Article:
From the moment you observe the Blanco brothers in their natural habitat, roaming the chalky backroad vineyards of Sanlúcar de Barrameda, you realize that you’ve just entered into a humble and deep rooted rincóncillo of the Marco de Jerez.  And as the dusty Albariza swirls in the summer heat of the Levante, the term “Salt of the Earth” quickly permeates the mind.

There are no men in suits or English speaking guides.  No video to watch, or gift shop to visit.  In fact, the very humble, charmingly decrepit bodega just expanded beyond the small cellar as they slowly added new space for more fermentation tanks and even…a…bathroom.   The adjoined side of the old building remains still, dark, dank and dusty, stacked high with cobwebbed laced botas.

José “Pepe” Blanco and his brother Francisco “Paco” Blanco started the Callejuela winery with their father and “dos botas viejas” in the year 1980 within the family home in town, where their offices still remain.  They were OG Almacenistas making base wine from their own Palomino vineyards that they sold to the local bodegas of Sanlúcar.

Throughout decades, their father Francisco Blanco became a prominent local viticulturist who increased his hectares by slowly buying small parcels throughout the Marco de Jerez, all within three very important pagos:  Añina, Marcharnudo and Callejuela.

The Blanco family philosophy has always been to carefully orchestrate a later harvest, beginning around the 2 of September, while many of their neighbors start around the 14th or 15th of August.   This enables them to pick grapes with higher brix, needing less degrees of alcohol dilution when fortifying with the grape spirts used to make Manzanillas and Sherries.  Also, and maybe most importantly, they strive to maintain the purest Palomino grape expression as possible, and the longer the hang time on vine, the more influence of the albariza soil is transmitted.  Here, their thirsty roots can often stretch down approximately 6-7 meters in search of the retained moistures captured below the dry, hot albariza crusted land.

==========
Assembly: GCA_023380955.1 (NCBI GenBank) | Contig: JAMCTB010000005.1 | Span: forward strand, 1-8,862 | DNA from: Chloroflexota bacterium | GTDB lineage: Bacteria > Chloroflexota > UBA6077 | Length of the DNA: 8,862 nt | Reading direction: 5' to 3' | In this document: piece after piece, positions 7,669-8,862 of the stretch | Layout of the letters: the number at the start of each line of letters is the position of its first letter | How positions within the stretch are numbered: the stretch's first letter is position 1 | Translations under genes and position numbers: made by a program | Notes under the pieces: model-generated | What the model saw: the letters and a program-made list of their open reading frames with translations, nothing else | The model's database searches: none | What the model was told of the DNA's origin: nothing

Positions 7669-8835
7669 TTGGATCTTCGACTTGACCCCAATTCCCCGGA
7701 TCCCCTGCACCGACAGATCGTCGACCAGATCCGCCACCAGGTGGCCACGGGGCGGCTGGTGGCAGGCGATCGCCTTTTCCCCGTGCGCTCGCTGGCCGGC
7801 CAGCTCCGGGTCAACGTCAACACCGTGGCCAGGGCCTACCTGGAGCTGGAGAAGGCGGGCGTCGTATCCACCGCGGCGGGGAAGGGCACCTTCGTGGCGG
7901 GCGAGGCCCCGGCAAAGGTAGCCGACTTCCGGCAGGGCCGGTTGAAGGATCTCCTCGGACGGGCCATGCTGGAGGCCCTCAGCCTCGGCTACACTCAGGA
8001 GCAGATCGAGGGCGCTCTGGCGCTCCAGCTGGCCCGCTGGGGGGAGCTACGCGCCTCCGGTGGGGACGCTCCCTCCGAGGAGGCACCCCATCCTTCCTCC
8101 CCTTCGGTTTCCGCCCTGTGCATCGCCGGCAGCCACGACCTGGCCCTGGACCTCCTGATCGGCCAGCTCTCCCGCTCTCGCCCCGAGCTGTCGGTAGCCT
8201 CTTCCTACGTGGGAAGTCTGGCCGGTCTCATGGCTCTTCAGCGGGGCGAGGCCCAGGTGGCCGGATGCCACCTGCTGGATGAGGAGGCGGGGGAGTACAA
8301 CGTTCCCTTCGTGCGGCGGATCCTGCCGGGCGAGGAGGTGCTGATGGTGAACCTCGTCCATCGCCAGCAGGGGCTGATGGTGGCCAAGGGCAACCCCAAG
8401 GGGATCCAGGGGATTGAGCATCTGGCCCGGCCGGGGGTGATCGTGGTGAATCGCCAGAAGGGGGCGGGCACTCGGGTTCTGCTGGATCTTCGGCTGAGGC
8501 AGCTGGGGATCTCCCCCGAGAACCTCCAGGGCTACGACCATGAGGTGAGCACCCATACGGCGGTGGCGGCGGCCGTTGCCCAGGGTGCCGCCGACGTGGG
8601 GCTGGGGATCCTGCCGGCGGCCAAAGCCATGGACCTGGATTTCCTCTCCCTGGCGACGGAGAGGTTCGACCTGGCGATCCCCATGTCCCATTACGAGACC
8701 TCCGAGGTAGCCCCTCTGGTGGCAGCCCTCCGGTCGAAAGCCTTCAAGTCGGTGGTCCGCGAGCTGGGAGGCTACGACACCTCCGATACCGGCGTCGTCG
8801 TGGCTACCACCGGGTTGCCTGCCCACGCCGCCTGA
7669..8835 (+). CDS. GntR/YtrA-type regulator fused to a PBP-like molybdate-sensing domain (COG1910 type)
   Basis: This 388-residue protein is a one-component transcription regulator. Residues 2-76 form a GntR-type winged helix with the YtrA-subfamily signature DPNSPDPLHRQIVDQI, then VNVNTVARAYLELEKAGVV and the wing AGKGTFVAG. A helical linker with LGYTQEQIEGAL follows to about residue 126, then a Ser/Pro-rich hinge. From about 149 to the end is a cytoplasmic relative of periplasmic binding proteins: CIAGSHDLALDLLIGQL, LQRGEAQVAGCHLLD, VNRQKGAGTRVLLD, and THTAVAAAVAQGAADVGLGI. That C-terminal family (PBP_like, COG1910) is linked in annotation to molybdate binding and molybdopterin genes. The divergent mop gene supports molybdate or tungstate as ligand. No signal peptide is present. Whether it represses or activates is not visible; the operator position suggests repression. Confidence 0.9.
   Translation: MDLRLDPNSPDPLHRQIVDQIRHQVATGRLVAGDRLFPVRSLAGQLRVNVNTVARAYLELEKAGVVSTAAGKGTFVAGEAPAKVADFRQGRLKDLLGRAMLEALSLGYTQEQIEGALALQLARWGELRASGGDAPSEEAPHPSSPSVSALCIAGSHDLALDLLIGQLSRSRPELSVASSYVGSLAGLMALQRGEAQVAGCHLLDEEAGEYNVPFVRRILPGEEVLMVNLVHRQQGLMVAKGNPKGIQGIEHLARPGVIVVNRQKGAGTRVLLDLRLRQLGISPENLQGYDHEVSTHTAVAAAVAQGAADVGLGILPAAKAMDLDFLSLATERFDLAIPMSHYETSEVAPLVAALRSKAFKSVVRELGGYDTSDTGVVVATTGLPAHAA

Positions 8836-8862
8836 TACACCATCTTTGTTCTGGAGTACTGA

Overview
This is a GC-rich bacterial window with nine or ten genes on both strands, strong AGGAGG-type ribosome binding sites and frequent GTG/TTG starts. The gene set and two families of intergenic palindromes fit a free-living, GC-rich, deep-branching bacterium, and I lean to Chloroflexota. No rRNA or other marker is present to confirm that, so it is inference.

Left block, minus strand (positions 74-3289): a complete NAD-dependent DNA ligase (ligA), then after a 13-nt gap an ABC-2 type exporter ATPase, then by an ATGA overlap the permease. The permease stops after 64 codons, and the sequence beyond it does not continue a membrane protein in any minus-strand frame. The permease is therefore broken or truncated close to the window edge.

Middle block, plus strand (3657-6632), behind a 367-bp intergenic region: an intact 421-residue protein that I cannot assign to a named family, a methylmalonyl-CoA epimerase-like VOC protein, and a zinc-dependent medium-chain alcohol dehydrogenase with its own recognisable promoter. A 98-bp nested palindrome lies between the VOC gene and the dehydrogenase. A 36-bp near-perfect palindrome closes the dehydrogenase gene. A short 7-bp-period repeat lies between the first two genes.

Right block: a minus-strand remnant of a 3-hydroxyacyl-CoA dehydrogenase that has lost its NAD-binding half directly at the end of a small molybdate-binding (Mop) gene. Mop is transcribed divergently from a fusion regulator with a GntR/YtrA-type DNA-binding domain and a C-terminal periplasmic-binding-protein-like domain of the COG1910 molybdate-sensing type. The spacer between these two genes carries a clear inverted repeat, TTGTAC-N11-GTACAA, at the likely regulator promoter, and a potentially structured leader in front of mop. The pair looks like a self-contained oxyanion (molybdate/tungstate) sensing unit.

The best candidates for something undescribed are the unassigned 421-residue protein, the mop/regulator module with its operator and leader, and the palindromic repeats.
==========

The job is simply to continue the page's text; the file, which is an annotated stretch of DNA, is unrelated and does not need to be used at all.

Early on, the Blancos began to barter a portion of their coveted mosto each harvest in exchange for used botas from their winery clients, rather than be compensated in their normal peseta per kilo rate.   Like this, bota por bota, they slowly built the family’s various soleras –reaching nearly 750 botas in use today.

In 1998 they created the brand Viña Callejuela, and in 2015 they expanded the brand by releasing their Blanquito Manzanilla Pasada, La Casilla Amontillado y El Cerro Oloroso, their extensively aged generoso wines, as well as single vineyard, single vintage, "vinos estáticos" Manzanillas.

Today they hold a class of their own as an 100% estate bottled, grower Sherry.  They also make single vineyard, single vintage, non-fortified Palomino wines that naturally form clouds of flor at 12%-13.5%, that they refer to as, “vinos tranquilos”.




Technical Data